Question: do all forms on that presheaf of maps arise from sums of wedge products of forms coming from such pairs?

Posted by: Urs Schreiber on February 13, 2008 11:08 PM | Permalink | Reply to this
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Re: Question on Smooth Functions

I’m climbing down the comment tree to respond to Urs’s comment back here.

This looks like a very interesting resolution to the problem, Urs, which I’d like to test out a little. So you’re defining the category of C DGCAC^{\infty}DGCA’s as a weak pullback (an iso comma object) of the forgetful functor U:C AlgCommAlgU: C^{\infty}Alg \to CommAlg along the degree 0 functor DGCACommAlgDGCA \to CommAlg. So a C C^{\infty}DGCA is defined to be a triple (A,C,UAC 0)(A, C, U A \stackrel{\sim}{\to} C^0).

I’m pretty sure that limits in the category C DGCAC^{\infty}DGCA are computed in the obvious way (by taking limits in the first and second components AA and CC). This relies on the fact that the functors UU and () 0(-)^0 preserve limits. If UU and () 0(-)^0 also preserved colimits, then a similar statement could be made about colimits in C DGCAC^{\infty}DGCA. However, UU does not preserve colimits (() 0(-)^0 does), so I don’t think I understand how colimits work in C DGCAC^{\infty}DGCA. One thing I’d like to understand is how coproducts work, in detail.

(Put slightly differently, I hear a voice from afar crying, ¡Arriba! ¡Arriba! ¡Andale! ¡Andale! ¡Yii-haa!, and I’m saying, Wait! Wait for me! Slow down!)

Posted by: Todd Trimble on March 7, 2008 4:09 PM | Permalink | Reply to this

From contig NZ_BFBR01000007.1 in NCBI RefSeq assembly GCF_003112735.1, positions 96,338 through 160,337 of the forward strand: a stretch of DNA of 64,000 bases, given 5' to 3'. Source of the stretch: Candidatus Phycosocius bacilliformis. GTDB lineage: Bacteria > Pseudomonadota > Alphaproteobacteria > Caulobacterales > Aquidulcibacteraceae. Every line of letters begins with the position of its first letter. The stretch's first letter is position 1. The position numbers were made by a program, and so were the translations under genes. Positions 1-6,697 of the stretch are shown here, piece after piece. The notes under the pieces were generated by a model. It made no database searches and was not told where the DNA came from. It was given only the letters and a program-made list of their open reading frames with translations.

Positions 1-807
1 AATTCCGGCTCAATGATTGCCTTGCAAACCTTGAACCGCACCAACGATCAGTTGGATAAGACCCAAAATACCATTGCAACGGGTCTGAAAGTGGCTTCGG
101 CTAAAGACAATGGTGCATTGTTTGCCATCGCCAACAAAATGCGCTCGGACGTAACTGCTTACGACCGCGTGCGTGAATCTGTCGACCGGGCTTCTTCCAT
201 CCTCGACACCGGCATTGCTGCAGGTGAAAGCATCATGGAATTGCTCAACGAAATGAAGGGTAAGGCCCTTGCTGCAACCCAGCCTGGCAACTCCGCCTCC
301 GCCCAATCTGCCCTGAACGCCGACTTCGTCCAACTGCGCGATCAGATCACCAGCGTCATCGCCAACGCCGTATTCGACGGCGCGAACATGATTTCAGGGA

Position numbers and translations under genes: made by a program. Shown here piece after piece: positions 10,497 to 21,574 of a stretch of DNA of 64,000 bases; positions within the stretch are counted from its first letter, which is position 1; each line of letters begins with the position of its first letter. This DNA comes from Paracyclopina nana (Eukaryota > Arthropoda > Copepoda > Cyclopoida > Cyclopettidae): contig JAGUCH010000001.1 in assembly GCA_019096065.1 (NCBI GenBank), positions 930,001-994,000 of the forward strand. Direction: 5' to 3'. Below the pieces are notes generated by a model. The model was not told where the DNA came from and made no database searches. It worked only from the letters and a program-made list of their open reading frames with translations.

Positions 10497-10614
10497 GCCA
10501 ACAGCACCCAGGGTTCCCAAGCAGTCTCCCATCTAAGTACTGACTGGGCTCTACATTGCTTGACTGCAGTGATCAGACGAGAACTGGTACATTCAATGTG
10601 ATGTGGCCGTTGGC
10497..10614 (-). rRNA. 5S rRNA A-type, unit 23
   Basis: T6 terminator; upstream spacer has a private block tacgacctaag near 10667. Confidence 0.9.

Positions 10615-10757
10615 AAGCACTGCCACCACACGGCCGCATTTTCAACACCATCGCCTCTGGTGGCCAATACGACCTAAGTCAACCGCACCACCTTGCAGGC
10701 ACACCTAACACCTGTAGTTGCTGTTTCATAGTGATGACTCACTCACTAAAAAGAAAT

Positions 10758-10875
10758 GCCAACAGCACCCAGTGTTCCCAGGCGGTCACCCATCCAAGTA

Re: Question on Smooth Functions

I don’t think I understand how colimits work in C DGCAC^\infty DGCA

Then it’s more subtle than I thought it is.

Maybe before we try to understand those colimits in full generality, let’s make a quick check for the important special case which I mentioned:

Let CE(g)CE(g) be a DGCA whose underlying GCA is freely generated on a positively graded finite dimensional vector space. So it naturally extends to the structure of a C DGCAC^\infty DGCA, the degree 0 part being functions on the point.

Let AA be any C DGCAC^\infty DGCA.

Does the coproduct of CE(g)CE(g) with AA exist in C DGCAsC^\infty DGCAs?

I thought it exists and happens to coincide with the ordinary tensor product CE(g)ACE(g)\otimes A.

Wait for me! Slow down!

Right, I might well have overtaken myself here, as you suggest. Hereby I have come back and halted. (Have to catch a train in a minute anyway and then there is someone waiting for me who doesn’t allow me to do math anyway… ;-)

As you might recall, a while back I suggested somewhere that a C DGCAC^\infty DGCA should be a C C^\infty algebra in degree 0, and a “C C^\infty algebra module” in degree k>0k \gt 0, whatever that might mean. Maybe we need to say it that way after all.

Do you have an idea what a good notion of C C^\infty algebra module would be? That sounds like an interesting question even apart from our application here.

(Hm, now that I think of it, Moerdijk & Reyes must surely have thought of this. But they don’t seem to have the book here at the train station…)

Posted by: Urs Schreiber on March 7, 2008 7:22 PM | Permalink | Reply to this